Hope for Improvement in Predictive Modeling

July 18, 2017

A fresh approach to predictive modeling may just improve the process exponentially. Phys.org reports, “Molecular Dynamics, Machine Learning Create ‘Hyper-Predictive Computer Models.” The insight arose, and is being tested, at North Carolina State University.

The article begins by describing the incredibly complex and costly process of drug development, including computer models that predict the effects of certain chemical compounds. Such models traditionally rely on QSAR modeling and molecular docking. We learn:

Denis Fourches, assistant professor of computational chemistry, wanted to improve upon the accuracy of these QSAR models. … Fourches and Jeremy Ash, a graduate student in bioinformatics, decided to incorporate the results of molecular dynamics calculations – all-atom simulations of how a particular compound moves in the binding pocket of a protein – into prediction models based on machine learning. ‘Most models only use the two-dimensional structures of molecules,’ Fourches says. ‘But in reality, chemicals are complex three-dimensional objects that move, vibrate and have dynamic intermolecular interactions with the protein once docked in its binding site. You cannot see that if you just look at the 2-D or 3-D structure of a given molecule.’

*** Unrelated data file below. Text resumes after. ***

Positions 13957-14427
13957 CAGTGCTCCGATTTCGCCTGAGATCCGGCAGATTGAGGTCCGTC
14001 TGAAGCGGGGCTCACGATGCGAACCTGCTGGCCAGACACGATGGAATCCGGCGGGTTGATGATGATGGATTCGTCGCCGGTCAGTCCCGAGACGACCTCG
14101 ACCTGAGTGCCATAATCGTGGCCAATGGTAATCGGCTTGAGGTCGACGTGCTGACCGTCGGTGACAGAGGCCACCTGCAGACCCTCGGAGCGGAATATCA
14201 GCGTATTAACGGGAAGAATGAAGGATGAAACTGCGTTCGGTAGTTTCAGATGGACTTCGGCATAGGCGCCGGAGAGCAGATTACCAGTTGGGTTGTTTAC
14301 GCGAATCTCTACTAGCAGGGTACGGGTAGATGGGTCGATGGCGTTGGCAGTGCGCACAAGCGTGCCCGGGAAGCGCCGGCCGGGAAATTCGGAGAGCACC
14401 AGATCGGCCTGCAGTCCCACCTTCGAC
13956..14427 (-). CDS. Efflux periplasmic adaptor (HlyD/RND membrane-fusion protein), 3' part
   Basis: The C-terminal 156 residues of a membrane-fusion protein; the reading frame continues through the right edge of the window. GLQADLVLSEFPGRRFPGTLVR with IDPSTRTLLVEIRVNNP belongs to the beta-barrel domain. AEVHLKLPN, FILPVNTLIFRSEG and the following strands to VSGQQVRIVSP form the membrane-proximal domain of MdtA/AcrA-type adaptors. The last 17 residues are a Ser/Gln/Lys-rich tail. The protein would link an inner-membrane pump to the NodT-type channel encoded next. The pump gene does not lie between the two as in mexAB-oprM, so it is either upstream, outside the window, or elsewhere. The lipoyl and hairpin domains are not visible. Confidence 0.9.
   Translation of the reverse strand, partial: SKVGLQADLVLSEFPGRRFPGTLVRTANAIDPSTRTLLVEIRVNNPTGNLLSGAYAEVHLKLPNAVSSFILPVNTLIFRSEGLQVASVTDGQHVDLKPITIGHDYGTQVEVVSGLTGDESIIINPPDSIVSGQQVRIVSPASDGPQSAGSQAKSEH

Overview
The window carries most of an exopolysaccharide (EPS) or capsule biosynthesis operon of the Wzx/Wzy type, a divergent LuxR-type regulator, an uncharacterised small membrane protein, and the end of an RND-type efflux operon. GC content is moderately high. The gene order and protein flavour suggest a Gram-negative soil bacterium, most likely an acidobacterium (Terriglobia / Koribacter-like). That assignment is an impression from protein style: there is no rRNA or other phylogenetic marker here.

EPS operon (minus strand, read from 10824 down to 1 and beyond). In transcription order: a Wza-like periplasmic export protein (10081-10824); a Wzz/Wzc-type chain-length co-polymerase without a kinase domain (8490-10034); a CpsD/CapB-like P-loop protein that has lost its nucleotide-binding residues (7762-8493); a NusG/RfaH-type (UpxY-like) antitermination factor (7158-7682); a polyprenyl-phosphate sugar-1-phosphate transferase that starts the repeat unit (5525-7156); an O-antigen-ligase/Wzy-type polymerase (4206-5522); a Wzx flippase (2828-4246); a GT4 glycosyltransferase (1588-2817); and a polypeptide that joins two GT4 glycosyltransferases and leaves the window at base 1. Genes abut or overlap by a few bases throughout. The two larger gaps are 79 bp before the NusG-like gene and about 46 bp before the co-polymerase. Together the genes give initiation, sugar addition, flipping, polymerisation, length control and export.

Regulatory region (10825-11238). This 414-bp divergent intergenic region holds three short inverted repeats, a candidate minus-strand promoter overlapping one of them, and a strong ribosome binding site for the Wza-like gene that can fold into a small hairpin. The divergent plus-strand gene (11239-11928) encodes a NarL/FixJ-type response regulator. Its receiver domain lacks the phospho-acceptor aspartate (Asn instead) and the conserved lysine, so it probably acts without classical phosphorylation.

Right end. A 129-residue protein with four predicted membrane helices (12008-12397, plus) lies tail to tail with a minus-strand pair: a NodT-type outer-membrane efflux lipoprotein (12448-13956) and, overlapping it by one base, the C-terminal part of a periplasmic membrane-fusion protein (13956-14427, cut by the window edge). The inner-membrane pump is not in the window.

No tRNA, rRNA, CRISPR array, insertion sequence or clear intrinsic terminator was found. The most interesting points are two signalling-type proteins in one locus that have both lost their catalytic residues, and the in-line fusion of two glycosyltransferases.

See the article for some details about the team’s proof-of-concept study. Fourches asserts the breakthrough delivers a simulation that would previously have been built over six months in a mere three hours. That is quite an improvement! If this technique pans out, we could soon see more rapid prediction not only in pharmaceuticals but many other areas as well. Stay tuned.

Cynthia Murrell, July 18, 2017


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